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A roundup of recent events

I had the pleasure of seeing my friend Zaffar Kunial read at Spire Writes in Chesterfield back in December. He is a truly brilliant poet who has recently been awarded the Wordsworth Trust residency.
I’m looking forward to reading at Spire, hosted by Helen Mort, in February.

Maria Taylor has chosen her books of the year and said good things about mine. She has posted a poem from The Sun Bathers which you can read here.

My review of Matt Merritt’s The Elephant Tests is up on the excellent Hinterland along with some fine new poems by Martin Malone and others.

My poem ‘Meat is Murder’ was awarded 2nd prize in the Allan Sillitoe competition.

I’ve been working on translations of Eugenio Montale, and also returned to translating some poems by the contemporary Italian poet Andrea Inglese that I first looked at a couple of years ago. The new versions are published in Litter magazine and you can read them if you click this link.

My tendonitis has eased up a little and I’m returning to the keyboard to type up a batch of new poems.

Happy New Year and thanks for reading!

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The sound of petals falling


In a recent article in Lighthouse Magazine Tim Love cited a quotation from 20th century American writer Don Marquis:

‘Writing a book of poetry is like dropping a rose petal down the Grand Canyon and waiting for the echo’.

If this statement is true, it prompts the question, why write poetry?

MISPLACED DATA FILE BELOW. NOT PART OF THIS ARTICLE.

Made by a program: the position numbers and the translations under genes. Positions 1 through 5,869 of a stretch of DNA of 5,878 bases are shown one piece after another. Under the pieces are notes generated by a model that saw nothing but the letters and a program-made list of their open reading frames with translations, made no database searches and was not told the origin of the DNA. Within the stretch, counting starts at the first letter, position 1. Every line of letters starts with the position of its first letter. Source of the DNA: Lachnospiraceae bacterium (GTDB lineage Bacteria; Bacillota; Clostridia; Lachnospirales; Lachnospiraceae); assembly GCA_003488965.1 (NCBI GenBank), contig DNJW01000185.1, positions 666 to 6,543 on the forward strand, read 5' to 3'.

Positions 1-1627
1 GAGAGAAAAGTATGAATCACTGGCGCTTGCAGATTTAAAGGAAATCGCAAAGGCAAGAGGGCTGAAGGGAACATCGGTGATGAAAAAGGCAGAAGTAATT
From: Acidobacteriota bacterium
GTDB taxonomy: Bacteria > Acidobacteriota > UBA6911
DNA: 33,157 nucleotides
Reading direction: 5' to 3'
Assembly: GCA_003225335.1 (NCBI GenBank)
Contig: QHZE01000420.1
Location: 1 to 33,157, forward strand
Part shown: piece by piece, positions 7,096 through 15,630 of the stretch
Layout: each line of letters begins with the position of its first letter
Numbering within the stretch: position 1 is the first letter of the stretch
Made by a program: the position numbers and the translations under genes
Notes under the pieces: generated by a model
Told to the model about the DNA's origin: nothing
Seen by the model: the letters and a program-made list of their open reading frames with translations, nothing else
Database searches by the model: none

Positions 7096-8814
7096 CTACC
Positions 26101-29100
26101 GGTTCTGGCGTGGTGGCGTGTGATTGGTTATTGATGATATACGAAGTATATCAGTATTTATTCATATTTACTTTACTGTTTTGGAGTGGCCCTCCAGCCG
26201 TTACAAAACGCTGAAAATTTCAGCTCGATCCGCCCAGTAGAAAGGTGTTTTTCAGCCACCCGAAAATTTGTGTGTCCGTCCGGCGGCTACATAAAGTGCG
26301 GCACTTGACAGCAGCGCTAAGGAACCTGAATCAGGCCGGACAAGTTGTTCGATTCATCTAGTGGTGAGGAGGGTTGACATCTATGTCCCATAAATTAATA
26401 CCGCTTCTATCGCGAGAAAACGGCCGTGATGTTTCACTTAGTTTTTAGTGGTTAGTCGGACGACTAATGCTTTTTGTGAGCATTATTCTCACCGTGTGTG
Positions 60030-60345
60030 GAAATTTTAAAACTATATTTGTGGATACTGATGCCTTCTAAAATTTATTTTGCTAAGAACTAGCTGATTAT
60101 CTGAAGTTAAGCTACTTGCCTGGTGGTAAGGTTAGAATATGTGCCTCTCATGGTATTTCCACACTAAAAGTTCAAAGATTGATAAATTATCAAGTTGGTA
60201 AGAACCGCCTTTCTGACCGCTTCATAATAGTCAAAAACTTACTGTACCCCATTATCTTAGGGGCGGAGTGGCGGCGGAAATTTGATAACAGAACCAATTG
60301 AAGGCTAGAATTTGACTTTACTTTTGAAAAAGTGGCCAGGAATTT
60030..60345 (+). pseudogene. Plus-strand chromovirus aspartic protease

In a series of interviews with contemporary poets to be published here over the coming months, I’ll be exploring each individual’s motivation to write, as well as asking about the inspiration and working methods of each poet. The interviews will reveal some of the frustrations, challenges and rewards that accompany the pursuit of the perfect poem.

I’ll be aiming to subvert Marquis metaphor for futility by employing a the sensitive listening device that is the carefully designed interview to pick up vibrations from the lightest of petals and generate echo’s and reverberations in the minds of my readers.

A second series will ask editors and publishers to share their individual perspectives and insights into subjects such as how work is selected as well as thoughts on reviewing and marketing and other aspects of contemporary poetry world.

An exciting line up of poets and editors have agreed to take part, from younger, newer writers, to those with long-established and distinguished records of publishing and promoting not only their own poetry but also that of others.

I’m delighted that my first interview will be with Matt Merritt, whose third full collection ‘The Elephant Tests’ (Nine Arches Press) was published last month.